US Bancorp (USB) posted disappointing fourth-quarter results Tuesday morning. The Minneapolis-based bank earned 66 cents a share, up 5% year over year but a penny less than expectations; its $3.42 billion revenue number also missed the $3.45 billion consensus analyst estimate.

Even so, the stock ended the session fractionally higher at $35.75, up 20 cents, as investors were attracted to US Bancorp's 4.5% dividend yield. The earnings report and subsequent reaction raise a couple of questions: Are the company's best earnings behind it, or can investors still cash in from buying the shares at current levels? I'll consider those questions as I try to answer the question: Should I do it?

US Bancorp is the sixth-largest bank in the country, with $219 billion in assets and nearly 2,500 branches. This latest quarter marks the first earnings report for CEO Richard Davis, who ascended into the position last month after serving for two years as COO. He did not waste any time making a splash at his new position, either, as Davis boosted US Bancorp's quarterly dividend 21% his first day in office.

The bank, which has increased its dividend 35 consecutive years, now pays out 40 cents a share, and its current 4.5% dividend yield is one of the highest in the banking sector. The company has delivered positive earnings growth eight of the past nine years, and the consensus analyst estimate is for another 8% growth in 2007, to $2.82 a share.

While some banks' earnings have suffered because their balance sheets were not positioned for an inverted yield curve, US Bancorp derives 50% of its revenue from fee-based services.

The company also bought back 10 million shares during the fourth quarter, leaving 122 million shares remaining on its repurchase program. Through its steady dividend and stock buybacks, US Bancorp is keeping up with a December 2004 pledge to return 80% of earnings to investors. After paying the dividend, management has $1.1 billion to potentially buy back 32 million shares during 2007 in pursuit of that return strategy.

At current levels, US Bancorp trades at 12.7 times expected full-year earnings. This is a slight discount to both the company's historical average valuation and its peers, according to Bloomberg. For instance, the company delivered a 23.2% return on equity during the fourth quarter, compared with 19% for Wells Fargo ( WFC), which also posted earnings Tuesday. At the same time, Wells trades at 13.2 times expected 2007 earnings and offers just a 3.1% dividend yield.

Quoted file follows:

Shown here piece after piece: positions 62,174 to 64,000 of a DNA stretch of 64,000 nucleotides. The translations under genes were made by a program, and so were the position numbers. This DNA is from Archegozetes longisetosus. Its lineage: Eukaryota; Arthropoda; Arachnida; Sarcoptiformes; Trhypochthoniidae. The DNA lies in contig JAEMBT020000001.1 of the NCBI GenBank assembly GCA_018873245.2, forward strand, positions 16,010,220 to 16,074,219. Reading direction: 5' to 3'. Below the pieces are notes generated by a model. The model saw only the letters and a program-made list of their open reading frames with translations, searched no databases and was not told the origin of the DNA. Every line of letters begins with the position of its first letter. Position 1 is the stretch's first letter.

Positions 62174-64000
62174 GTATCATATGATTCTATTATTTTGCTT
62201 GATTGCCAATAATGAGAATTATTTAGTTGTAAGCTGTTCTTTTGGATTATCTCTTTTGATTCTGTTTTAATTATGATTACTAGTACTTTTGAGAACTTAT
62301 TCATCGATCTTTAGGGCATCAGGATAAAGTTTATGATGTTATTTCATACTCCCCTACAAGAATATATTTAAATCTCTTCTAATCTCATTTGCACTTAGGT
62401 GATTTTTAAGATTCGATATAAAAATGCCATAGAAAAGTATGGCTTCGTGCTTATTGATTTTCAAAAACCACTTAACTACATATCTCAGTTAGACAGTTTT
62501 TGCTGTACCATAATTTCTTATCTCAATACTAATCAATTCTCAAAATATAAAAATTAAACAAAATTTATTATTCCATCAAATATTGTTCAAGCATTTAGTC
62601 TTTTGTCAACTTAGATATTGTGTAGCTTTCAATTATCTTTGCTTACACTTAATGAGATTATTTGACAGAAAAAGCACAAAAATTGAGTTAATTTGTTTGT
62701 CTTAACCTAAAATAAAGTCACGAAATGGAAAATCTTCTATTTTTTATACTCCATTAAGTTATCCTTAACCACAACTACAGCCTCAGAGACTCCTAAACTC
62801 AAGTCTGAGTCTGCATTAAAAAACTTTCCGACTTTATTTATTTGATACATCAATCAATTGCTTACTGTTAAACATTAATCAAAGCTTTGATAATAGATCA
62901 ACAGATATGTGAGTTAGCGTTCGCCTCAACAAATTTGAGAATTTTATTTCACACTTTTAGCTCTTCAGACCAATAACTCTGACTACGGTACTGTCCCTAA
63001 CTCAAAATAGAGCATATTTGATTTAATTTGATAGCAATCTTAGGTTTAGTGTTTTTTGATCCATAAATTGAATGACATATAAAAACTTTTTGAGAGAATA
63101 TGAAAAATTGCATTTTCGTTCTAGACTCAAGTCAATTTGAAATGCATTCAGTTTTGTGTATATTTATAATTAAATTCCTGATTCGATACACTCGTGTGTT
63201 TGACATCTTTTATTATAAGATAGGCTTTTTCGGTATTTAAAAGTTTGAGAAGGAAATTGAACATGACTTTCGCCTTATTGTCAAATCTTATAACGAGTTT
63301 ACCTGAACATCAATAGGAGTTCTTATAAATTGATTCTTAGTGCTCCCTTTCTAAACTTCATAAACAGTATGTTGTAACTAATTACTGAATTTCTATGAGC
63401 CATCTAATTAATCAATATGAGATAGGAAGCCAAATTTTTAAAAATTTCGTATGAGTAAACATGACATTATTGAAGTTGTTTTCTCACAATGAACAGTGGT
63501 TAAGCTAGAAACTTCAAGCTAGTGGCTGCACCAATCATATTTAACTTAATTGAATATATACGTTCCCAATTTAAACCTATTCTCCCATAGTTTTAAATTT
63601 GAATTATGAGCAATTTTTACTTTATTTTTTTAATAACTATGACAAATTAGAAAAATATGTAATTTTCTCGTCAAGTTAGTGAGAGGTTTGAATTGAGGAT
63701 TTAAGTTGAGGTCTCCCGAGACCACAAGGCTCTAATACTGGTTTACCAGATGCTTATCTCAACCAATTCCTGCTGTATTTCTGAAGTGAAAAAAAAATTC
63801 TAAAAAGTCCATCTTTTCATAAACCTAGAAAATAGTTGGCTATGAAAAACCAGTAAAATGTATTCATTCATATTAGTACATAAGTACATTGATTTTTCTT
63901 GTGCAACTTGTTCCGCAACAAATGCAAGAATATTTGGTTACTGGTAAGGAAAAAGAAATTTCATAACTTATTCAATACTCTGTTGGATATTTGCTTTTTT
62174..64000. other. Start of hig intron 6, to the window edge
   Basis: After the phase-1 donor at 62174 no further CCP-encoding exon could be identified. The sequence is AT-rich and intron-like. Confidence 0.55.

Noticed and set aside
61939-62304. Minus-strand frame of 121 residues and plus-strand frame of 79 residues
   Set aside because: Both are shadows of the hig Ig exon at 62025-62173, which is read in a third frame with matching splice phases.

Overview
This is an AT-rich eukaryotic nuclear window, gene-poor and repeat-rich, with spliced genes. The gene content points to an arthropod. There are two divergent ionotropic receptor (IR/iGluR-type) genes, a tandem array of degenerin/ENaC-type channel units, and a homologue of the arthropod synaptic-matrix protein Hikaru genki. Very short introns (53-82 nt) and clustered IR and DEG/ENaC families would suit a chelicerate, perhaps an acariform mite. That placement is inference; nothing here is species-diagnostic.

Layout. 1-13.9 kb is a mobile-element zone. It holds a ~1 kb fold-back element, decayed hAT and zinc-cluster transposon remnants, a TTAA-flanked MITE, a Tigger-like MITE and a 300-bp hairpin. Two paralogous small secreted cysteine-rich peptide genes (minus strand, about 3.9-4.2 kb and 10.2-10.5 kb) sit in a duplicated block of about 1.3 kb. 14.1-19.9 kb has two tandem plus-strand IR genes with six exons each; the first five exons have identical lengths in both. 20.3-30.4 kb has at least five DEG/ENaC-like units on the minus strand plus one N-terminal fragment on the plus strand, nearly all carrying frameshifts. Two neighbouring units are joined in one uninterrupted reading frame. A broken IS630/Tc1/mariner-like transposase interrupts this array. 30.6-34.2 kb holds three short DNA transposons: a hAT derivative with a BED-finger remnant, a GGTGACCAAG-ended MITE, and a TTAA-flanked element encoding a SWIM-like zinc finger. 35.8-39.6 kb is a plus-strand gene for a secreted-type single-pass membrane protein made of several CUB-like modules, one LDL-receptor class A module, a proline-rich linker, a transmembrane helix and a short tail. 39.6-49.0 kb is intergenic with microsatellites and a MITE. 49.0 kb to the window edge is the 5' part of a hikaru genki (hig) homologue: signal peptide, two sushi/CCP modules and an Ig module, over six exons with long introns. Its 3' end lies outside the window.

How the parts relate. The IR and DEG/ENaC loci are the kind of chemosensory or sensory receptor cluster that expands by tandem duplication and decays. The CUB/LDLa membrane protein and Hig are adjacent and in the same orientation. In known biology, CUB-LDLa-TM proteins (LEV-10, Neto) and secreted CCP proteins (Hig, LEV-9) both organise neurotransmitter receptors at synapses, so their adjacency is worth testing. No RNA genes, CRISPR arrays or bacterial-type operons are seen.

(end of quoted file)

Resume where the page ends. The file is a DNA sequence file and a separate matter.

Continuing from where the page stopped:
So yes, I do believe that US Bancorp is attractive at current levels, despite Tuesday's earnings miss. The company's dividend is the largest secure payment I've come across in the industry, and management also supports the stock with an active repurchase program. The bank likely will close the valuation discount to its peers, and I believe the shares can trade over $40 by the end of the year.

David Peltier is a research associate at TheStreet.com. In keeping with TSC's editorial policy, he doesn't own or short individual stocks. He also doesn't invest in hedge funds or other private investment partnerships. Under no circumstances does the information in this column represent a recommendation to buy or sell stocks. Peltier appreciates your feedback; click here to send him an email.

Interested in more writings from David Peltier? Check out his newsletters, TheStreet.com Dividend Stock Advisor and TheStreet.com Value Investor.

More from Insurance

Five Signs You're Getting a Raw Deal From Your Financial Adviser

Five Signs You're Getting a Raw Deal From Your Financial Adviser

How to Protect Yourself and Your Family From Long-Term Care Insurance Scams

How to Protect Yourself and Your Family From Long-Term Care Insurance Scams

Why Property & Casualty Insurance Should Not Be Optional

Why Property & Casualty Insurance Should Not Be Optional

5 Tesla Products Elon Musk Has Announced Since He Started Taking Model 3 Orders

5 Tesla Products Elon Musk Has Announced Since He Started Taking Model 3 Orders

Immigrant Families Have Not Bounced Back From Hurricane Harvey

Immigrant Families Have Not Bounced Back From Hurricane Harvey